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PAINT YOUR WAGON

PAINT YOUR WAGON

Posted by Glenn Rowswell on 7th February 2018

Wish your car was a completely different colour? Then why not spray it at home… and if a spray gun is a step to far there’s always the humble paintbrush says Eddy Rafter…

A friend has just bought a 1975 Ford Mustang from California. At the time of writing it’s on the way, so she hasn’t seen it in the metal yet. The photos and videos she’s seen show it in matt black, which covers an old, poor respray in blue, which in turn covers the 1975 original silver. She has, naturally, been asking about getting it resprayed. Local specialists have given her estimates that exceed the car’s value, so she’s asked the internet and had replies ranging from “What did you expect?” to “Why not just brush it?” There’s a bit of damaged bodywork to repair, too.

Her range of options is wide. She doesn’t want it to be a showpiece, and she’s not afraid of “having a go” at most things, but her facilities are very limited, reminding me of some of my old cars from the dim-and-distant.

I did actually have a car resprayed once. It was a ten-year-old Cortina which, when I bought it in early 1991, had already suffered one brush-paint in more or less the original green. The neighbour who sold it to me was a self-employed car sprayer. He made me an offer I couldn’t refuse: buy the paint myself, do the prep, and he would lay the paint on when he had a suitable weekend, for fifteen quid.

Fifteen Pounds?! Obviously I bit his arm off (not literally, of course). Another neighbour worked at a local motor factor, so as John had specified what he would need and how much of it, all I had to do was choose the colour. I went for Peppermint, a green offered on Cortinas up to the 1980 facelift, but not on mine which was built after that.

A summer of filling and rubbing-down ensued. Most of it was accomplished in the back yard of the house next door, as I was renting the elderly lady’s double garage at the time. Molly was happy to have “two strong young men” working in her yard. The other “young man” was my mate Dave, who was in his late 50s at the time…

One glorious Sunday when we were rubbing down a side each (one of many such Sundays), we had both started at the front and were working to the back of the car. I think I’d reached the rear wheel arch when Dave announced he was at the rear lights. I came around the car to run my hand over the wing… then the doors… then I led Dave around to where I’d been working and had him feel those doors. He started again. We did make a lovely job of prepping that car, considering we were untrained and working outside.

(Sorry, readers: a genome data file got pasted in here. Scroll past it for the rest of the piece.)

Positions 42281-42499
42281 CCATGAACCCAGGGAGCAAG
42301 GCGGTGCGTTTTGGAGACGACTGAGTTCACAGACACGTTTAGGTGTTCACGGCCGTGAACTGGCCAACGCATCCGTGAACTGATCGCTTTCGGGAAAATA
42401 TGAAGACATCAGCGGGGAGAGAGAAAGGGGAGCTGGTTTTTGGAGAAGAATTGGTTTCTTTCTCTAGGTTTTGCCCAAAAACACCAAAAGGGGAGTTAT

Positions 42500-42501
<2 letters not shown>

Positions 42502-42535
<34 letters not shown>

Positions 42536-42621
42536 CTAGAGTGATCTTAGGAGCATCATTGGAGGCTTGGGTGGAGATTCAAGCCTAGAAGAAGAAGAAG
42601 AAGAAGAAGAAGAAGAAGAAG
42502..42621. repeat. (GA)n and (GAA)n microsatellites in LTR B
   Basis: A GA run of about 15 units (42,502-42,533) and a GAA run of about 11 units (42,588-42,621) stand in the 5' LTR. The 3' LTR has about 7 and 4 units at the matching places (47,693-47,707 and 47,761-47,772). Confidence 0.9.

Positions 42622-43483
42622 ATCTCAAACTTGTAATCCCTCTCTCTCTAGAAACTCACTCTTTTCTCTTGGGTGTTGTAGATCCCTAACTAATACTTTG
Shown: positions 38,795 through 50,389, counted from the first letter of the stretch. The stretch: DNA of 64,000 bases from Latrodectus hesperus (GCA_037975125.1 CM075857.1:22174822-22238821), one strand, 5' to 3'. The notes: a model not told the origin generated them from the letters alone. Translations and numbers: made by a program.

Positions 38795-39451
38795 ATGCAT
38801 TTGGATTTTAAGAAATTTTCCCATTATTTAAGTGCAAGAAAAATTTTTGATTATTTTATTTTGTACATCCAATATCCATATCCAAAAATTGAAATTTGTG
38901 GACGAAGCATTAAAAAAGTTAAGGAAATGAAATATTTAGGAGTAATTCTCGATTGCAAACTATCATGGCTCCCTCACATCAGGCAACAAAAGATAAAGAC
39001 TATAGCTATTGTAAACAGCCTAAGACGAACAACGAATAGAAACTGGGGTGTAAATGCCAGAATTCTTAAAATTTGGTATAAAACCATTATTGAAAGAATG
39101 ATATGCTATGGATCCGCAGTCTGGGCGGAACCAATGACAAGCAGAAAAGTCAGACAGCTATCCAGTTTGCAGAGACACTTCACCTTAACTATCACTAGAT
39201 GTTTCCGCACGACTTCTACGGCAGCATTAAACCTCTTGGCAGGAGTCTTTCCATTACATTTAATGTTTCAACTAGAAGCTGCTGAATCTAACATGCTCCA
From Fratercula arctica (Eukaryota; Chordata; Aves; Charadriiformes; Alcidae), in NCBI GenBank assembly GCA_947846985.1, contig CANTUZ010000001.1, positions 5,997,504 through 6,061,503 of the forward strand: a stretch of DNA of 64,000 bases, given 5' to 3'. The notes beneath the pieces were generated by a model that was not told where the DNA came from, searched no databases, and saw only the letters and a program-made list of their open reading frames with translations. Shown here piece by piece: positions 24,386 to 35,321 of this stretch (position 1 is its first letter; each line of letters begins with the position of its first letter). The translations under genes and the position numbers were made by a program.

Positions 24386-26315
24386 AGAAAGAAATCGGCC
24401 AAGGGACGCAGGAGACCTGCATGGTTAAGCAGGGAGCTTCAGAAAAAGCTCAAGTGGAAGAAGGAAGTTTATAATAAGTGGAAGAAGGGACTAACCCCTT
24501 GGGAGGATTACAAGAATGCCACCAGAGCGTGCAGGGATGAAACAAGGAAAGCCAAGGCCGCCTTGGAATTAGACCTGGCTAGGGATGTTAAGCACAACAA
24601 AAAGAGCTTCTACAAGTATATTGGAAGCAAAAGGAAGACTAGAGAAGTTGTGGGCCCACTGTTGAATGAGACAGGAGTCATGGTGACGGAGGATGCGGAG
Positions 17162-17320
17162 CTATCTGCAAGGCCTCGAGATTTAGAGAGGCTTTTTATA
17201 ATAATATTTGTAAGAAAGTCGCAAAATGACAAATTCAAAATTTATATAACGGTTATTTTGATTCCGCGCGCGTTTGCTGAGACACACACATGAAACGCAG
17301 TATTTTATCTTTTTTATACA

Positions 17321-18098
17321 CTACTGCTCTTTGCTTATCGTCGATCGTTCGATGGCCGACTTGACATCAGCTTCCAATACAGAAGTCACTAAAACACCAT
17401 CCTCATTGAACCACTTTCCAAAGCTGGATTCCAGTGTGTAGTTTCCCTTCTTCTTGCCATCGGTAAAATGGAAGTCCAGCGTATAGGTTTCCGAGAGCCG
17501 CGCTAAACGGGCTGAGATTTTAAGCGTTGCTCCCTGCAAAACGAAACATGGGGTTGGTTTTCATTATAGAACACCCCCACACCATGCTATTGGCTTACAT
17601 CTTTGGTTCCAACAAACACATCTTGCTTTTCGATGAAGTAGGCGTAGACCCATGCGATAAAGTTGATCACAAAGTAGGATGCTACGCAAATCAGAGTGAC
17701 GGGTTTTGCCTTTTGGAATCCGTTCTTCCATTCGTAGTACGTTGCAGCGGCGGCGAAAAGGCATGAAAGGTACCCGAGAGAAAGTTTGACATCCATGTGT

I took the car round to John’s workshop early in September, as arranged. As soon as I walked in I knew my car wasn’t going to be painted that weekend. His right forearm was in plaster. I don’t remember now what he’d done, but it meant a further month of driving around with flat paint, primer patches, and much of the trim off the car. Finally, in October, he was able to fit me in. I walked round on the Sunday morning to collect it.

“If I’d realised you wanted it that colour I’d have charged you more!” was how he greeted me. Even on a grim October morning, the bright green Cortina shone in his workshop. I mean really shone. I should have worn sunglasses! This was definitely how I had hoped it would turn out. We had a happy hour of unmasking the windows and lights, and I took it back home to refit all the trim. I’d already bought a pair of new number plates and some striping tape for the finishing touches. It looked a treat. I still miss that Cortina.

A car I don’t miss nearly as much is the red Marina my parents bought in the late summer of 1986, when it was 11 years old. Within a couple of months I’d crashed it. A friend straightened out the front wing and bumper, more or less, and fitted the grille and bonnet from my old Marina Coupe. Since they were blue, he thoughtfully blew-over the bonnet and repaired wing. In Harvest Gold. Well I suppose that’s what happened to be left in his spray gun at the time. I wasn’t going to argue, the price was right. I and my parents drove the car around like that for over a year, until Easter 1988, which promised to be a particularly nice weekend.

I spent a few days in preparation: this car didn’t get nearly as much rubbing-down as the Cortina would. I had decided to brush it, and bought a sale tin of Crown “Field Poppy” along with a small tin of Magnolia for the bumpers. On the Saturday I came home from work just before lunchtime, backed the car halfway into next-door’s garage and set about masking it up. With occasional supplies of coffee and sandwiches from my then-girlfriend, I went straight from masking to painting, beginning with the roof.

Field Poppy is not, as I had thought, red. It’s more of a salmon pink. Trust me, I now know this stuff! Still, I’d started so I was going to finish, and when I had, the car did look a lot better than it had when I went to work that morning. Carefully not touching any of the wet paint, I pushed it into the garage and left it overnight.

Upon inspection the next day, I decided I could live with it, so I pulled it out, painted both bumpers in Magnolia, and unmasked it. A new number plate for the front and some white striping tape, and for a while it did look rather pleasing. Yes, there were brush marks visible here and there, but at least it was all one colour now. If only it drove as well as it looked, but that’s another story…